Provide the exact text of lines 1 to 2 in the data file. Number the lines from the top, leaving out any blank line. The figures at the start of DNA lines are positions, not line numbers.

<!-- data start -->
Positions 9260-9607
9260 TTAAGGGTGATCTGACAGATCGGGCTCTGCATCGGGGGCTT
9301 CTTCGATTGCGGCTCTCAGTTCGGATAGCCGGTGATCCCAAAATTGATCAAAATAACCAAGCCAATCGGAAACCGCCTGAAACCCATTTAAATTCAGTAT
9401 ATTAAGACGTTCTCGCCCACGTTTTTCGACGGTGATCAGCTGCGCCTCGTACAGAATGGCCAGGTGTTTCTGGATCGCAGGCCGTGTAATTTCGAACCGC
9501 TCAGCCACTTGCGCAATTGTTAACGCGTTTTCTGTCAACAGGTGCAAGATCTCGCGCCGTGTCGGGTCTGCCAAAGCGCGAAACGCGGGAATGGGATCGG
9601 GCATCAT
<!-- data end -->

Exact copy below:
Positions 9260-9607
9260 TTAAGGGTGATCTGACAGATCGGGCTCTGCATCGGGGGCTT